The interior lights did not work when hooked up to the truck. The owner said he thinks it is because of the wiring from the truck - he said Sometimes its not set up properly.
There may be three sources of this problem I can think of. First, as bondebond posted, you may not have the charge line from the truck. This line would provide power from the truck to the trailer's battery and house 12V system.
The second possible source is that the kill switch didn't dis-engage. My kill switch is under the galley and if it's not set up quite right it won't engage and I won't have overhead lights. Some kill switches are on the rails and disengage when the roof lifts.
Third is a loose wire in the quick-connect to the roof. My connector is located near the driver-side rear lift post.
Also, can i get a good check on the trailer brake by hooking up and then just applying the trailer brake switch in my truck. Would that stop/slow the truck. What is the proper way to operate trailer brakes. Do I use them simulateously with the foot pedal?
Sounds like you have the brake controller already. That's good. Here's how I would check the brakes for general function.
1. Hook up and while stopped, engage the trailer brake switch. If your controller has a voltage output, this should be 10-12V depending upon the setting & controller.
2. While the manual trailer brake switch is engaged, let off the truck's brake while in gear (don't give it gas). You should feel the trailer pulling against the truck. This indicates that the trailer's brakes are gripping. My trailer won't give at this point.
3. Release the manual trailer brake switch. The truck & trailer should be able to move now. You may need give the truck a little gas, but you should feel the trailer brakes release.
4. Get going about 10-20 mph and re-engage the manual trailer brake switch. You will feel the trailer brakes and it should slow you down pretty quickly. The trailer's brakes are functional. Now you need to follow the brake controller instructions to properly adjust the amount of braking the trailer does.
5. If the brakes don't operate this way, I suggest getting them checked out by a qualified mechanic.
What is the proper way to operate trailer brakes. Do I use them simulateously with the foot pedal?
The controller should operate the brakes in conjunction with the truck. You don't need to manually apply the switch while stepping on the brake pedal. You want both hands on the steering wheel, especially when you do an emergency stop. You don't want to be engaging the manual switch when looking down into the side window at a kid in the car that just pulled out in front of you. (kid & car are OK, his underwear may not be)
The trailer's brakes are designed to safely stop the trailer, not the truck.
One more suggestion: Get the battery soon. Unless your trailer has a separate small battery for the brakes, the trailer relies on the house battery to supply power to engage the brakes when the break-away switch is engaged. This may be required to comply with your state's DOT laws.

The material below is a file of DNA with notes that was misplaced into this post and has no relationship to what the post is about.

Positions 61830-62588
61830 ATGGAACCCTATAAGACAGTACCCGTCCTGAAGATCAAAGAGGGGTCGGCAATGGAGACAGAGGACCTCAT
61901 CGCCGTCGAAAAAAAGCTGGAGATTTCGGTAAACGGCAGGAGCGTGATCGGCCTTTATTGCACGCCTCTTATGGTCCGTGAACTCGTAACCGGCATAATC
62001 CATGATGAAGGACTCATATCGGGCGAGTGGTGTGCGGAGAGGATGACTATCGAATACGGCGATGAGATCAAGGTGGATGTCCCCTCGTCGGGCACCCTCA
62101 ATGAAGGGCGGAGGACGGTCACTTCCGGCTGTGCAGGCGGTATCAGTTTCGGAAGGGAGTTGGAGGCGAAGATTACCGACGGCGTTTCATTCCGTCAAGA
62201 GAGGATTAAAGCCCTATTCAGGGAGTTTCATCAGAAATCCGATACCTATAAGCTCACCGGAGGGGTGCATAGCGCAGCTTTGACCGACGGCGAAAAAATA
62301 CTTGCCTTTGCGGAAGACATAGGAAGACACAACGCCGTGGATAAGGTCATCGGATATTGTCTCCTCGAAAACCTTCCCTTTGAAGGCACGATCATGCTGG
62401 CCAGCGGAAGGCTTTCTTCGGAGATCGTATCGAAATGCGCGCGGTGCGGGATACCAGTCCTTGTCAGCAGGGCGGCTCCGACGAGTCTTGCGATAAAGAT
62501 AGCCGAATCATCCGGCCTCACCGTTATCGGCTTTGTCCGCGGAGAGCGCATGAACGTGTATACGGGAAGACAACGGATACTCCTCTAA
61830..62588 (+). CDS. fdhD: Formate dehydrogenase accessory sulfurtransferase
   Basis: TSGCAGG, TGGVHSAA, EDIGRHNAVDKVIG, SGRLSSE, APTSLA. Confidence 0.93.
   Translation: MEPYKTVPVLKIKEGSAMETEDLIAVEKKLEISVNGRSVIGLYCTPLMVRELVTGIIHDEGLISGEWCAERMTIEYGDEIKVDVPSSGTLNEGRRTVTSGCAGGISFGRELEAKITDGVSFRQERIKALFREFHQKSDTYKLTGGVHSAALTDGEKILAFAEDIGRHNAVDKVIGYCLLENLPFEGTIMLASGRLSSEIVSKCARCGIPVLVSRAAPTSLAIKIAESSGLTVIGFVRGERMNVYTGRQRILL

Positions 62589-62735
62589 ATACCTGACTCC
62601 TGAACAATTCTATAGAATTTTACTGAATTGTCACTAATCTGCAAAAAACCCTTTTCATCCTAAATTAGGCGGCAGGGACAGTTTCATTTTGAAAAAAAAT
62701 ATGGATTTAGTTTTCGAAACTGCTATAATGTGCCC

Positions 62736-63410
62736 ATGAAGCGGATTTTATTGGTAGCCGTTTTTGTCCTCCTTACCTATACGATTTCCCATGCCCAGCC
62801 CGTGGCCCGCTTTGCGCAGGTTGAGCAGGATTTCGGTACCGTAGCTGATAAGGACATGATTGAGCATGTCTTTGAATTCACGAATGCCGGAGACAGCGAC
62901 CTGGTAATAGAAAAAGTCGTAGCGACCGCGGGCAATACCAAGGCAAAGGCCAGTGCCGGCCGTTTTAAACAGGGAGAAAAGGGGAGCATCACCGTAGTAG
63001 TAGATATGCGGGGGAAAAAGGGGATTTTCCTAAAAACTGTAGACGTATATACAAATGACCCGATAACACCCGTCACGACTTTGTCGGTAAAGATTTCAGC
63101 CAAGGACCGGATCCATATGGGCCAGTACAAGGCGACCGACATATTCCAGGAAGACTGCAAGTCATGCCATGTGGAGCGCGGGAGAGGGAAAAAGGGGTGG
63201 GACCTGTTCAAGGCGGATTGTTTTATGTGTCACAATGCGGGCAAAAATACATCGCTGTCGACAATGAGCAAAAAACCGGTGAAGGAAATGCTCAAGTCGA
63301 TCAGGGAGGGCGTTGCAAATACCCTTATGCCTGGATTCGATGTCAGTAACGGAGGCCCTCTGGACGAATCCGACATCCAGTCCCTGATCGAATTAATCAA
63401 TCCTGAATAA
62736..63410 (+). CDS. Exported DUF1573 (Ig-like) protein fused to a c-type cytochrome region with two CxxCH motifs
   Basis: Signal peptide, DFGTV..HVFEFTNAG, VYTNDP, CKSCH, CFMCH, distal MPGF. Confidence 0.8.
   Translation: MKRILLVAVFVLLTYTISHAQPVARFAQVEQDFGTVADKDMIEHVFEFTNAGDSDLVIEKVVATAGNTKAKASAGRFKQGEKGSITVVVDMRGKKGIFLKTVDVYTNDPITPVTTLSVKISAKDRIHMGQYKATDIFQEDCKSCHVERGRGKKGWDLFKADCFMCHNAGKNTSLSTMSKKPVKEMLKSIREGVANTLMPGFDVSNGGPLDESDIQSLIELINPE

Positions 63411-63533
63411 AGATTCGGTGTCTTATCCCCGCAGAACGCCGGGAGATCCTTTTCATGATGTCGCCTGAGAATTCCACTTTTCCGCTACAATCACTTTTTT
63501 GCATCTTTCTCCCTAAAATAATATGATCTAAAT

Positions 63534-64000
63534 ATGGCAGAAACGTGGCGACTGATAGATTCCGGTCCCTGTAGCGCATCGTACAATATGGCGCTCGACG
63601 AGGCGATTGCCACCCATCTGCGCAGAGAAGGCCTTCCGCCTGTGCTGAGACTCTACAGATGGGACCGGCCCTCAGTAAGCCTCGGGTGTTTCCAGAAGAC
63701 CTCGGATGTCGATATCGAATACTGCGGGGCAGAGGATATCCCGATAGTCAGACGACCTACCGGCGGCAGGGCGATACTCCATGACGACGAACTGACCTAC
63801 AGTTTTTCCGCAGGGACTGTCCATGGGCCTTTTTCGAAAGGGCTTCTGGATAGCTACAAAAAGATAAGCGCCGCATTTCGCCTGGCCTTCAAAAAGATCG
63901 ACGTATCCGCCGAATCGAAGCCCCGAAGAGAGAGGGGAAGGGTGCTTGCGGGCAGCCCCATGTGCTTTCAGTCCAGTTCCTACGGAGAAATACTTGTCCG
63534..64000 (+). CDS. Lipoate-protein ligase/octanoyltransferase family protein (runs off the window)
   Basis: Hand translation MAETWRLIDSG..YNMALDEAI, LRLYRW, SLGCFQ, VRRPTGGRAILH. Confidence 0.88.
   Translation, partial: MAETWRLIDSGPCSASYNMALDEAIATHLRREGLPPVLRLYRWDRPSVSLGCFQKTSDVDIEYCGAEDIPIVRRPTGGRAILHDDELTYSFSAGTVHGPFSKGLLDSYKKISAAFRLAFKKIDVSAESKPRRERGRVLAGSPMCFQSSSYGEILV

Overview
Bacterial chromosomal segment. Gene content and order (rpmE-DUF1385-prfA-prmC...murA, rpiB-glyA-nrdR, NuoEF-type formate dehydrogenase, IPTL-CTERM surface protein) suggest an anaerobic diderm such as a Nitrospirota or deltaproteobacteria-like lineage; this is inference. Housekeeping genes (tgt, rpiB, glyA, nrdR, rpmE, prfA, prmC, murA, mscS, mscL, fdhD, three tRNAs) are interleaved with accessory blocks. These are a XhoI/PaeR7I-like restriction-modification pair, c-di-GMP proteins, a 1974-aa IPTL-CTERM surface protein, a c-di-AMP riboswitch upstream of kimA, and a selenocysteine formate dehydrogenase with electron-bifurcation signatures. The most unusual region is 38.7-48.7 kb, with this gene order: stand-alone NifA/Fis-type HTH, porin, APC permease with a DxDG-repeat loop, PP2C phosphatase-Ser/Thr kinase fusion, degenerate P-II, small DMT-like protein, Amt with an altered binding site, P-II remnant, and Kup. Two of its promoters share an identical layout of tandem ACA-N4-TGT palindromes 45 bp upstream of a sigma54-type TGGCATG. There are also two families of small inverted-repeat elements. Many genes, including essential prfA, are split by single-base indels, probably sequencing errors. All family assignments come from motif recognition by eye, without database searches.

If you're like 99.99% of us on the forum, you bought the trailer to ENJOY! Have fun and don't worry about making little mistakes. We've all been there!
2004 Toyota Tundra SR5 (V8, 4WD, TP, TRD)
2005 Fleetwod Allegance with axle flip
Honeywell 2000i Generator
Me, DW, DS, DD, Dog & Camping Kitty
Picked up my 08 fleetwood Utah today. Dropped it off to get bearings replaced, new battery, pressure test the propane and had pinched water line to the outdoor shower. Everything is is real clean. The charge line on my truck was dead, so plan on taking that to Ford dealer. I imagine it's under warranty, as the vehicle came with a tow package. I appreciate the wealth of knowledge on this forum. Looking forward to many great adventures.
Good deal. What has worked for myself, and others on here as well, is to set up your first camp in Camp Driveway. Spend a night within reach of the house to check out all of the systems and get a better idea of what to stock it with. One of the most important things you can take along with you early on is a notebook and pen - to write down all of the things you've forgotten or did not think to bring.
Hook up all of the systems and put them through a little work out. Be sure and sanitize the water system, as you have no real idea what's in there.
Welcome to the club!! We have been 1000's of miles with ours and spend a month or more in it each year. Get use to fixing things on the fly at the campsite and get to know the ins and outs of how everything works and is put together. Keep a tool kit inside the camper with various screws, vinyl tape, velcro, etc. Keep a First Aid kit on board too for those little ones!! You can have the bigger repairs done at the dealership. These things are pretty cheaply made and things will inevitably break for sure (and for the most part use the same or similar appliances/parts) !!! So, check ebay often (or your big RV center if you have one close by) and get accustomed to replacing/fixing things and buying parts.
All of the stuff like backing up at night in a deserted part of the campground with no lights and no clue what the heck the place looks like with trees on all sides and your wife in the back telling you this way, no that way, no this way with all sorts of hand gestures that you can't see anyway because she doesn't get that you don't see her at the back of the trailer, nor do you hear her all the way back there and doesn't she need to go to the restroom because it sure would make it easier on me if she shuts up and stops flailing her arms while I am trying to back this thing up, you will learn along the way if you haven't already with some other type of camping adventures.
We have been through ALL kinds of weather, from snow to below 20 degree weather, to above 105 degree weather, to incredible hail, to bad thunderstorms, crazy wind, to side stepping waterspouts over Galveston Island, to.....Know that it's all part of the great adventure. I wouldn't change ANY of it for anything!!!